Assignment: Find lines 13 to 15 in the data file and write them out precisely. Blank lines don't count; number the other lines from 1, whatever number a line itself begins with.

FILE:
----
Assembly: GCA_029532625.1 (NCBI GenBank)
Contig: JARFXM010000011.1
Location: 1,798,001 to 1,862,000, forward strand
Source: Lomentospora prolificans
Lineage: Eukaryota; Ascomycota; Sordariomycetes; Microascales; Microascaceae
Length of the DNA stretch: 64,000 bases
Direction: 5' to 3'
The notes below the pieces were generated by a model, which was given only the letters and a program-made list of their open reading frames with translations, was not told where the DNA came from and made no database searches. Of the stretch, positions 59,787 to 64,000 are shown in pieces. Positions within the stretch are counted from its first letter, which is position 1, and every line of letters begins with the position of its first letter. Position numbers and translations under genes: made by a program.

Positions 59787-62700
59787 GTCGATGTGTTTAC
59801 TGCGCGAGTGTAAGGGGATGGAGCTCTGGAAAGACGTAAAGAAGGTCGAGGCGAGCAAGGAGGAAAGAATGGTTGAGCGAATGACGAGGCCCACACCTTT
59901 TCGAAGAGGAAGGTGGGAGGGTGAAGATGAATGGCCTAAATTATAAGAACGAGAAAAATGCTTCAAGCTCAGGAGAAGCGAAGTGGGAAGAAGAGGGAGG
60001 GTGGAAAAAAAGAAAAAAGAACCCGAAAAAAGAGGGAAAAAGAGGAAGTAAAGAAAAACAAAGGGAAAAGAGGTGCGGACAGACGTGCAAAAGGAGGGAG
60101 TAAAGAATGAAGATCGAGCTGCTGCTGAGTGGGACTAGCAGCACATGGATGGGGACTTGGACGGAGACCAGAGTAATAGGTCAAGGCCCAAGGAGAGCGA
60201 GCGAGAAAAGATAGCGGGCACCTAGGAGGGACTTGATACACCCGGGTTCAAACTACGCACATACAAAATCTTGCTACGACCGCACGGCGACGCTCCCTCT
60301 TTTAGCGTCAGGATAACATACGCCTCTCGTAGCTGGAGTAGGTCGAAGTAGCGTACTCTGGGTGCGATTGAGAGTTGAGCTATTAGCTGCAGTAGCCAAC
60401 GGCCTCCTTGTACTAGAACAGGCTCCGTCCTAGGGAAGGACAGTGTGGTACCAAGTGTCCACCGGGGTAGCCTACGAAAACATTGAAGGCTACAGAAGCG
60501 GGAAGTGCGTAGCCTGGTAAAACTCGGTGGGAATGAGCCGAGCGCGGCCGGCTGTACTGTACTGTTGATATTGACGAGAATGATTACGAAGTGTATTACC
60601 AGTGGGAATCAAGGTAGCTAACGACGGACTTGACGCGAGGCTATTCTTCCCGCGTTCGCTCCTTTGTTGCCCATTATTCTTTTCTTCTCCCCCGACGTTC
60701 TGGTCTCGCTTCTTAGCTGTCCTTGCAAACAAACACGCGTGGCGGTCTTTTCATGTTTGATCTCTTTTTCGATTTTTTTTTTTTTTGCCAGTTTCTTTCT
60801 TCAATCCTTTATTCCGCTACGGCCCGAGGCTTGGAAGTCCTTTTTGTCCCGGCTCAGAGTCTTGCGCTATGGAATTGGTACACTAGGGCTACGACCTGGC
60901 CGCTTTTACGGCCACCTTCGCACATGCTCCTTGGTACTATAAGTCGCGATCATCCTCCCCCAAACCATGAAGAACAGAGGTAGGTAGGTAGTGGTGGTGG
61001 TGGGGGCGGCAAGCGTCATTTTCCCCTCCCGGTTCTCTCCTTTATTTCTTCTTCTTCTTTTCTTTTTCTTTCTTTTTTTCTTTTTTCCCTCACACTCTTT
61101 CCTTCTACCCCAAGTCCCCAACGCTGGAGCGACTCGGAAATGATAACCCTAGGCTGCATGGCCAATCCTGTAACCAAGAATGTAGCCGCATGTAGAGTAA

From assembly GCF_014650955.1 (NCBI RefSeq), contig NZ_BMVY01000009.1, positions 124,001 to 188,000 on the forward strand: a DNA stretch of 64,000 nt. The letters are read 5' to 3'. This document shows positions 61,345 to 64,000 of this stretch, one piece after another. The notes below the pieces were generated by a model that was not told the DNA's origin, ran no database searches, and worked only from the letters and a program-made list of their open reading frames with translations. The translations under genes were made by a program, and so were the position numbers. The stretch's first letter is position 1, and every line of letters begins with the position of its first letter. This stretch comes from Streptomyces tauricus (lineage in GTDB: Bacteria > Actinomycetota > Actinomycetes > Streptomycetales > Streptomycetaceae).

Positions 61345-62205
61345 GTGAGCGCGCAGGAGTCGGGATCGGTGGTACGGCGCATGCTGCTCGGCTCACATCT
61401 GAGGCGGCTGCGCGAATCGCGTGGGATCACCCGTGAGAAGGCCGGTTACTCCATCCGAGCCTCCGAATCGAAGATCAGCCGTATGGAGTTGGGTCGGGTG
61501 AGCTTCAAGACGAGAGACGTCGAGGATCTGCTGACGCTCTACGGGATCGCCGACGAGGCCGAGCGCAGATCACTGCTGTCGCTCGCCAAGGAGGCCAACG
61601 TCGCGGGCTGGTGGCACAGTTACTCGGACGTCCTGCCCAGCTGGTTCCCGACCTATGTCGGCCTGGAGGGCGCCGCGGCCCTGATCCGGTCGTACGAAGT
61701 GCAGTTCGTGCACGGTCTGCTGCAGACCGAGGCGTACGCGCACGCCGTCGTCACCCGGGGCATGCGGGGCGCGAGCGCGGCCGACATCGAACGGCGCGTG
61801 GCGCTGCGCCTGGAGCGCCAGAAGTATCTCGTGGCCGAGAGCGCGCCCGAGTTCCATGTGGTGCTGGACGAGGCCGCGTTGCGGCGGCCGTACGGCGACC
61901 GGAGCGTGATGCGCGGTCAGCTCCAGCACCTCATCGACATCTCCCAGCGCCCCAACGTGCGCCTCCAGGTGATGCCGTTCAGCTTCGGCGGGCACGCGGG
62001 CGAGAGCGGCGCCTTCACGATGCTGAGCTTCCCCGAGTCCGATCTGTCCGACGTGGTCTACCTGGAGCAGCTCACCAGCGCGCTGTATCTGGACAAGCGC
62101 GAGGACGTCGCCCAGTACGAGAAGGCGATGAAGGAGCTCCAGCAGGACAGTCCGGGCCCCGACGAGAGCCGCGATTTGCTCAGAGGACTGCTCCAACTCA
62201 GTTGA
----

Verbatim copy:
60001 GTGGAAAAAAAGAAAAAAGAACCCGAAAAAAGAGGGAAAAAGAGGAAGTAAAGAAAAACAAAGGGAAAAGAGGTGCGGACAGACGTGCAAAAGGAGGGAG
60101 TAAAGAATGAAGATCGAGCTGCTGCTGAGTGGGACTAGCAGCACATGGATGGGGACTTGGACGGAGACCAGAGTAATAGGTCAAGGCCCAAGGAGAGCGA
60201 GCGAGAAAAGATAGCGGGCACCTAGGAGGGACTTGATACACCCGGGTTCAAACTACGCACATACAAAATCTTGCTACGACCGCACGGCGACGCTCCCTCT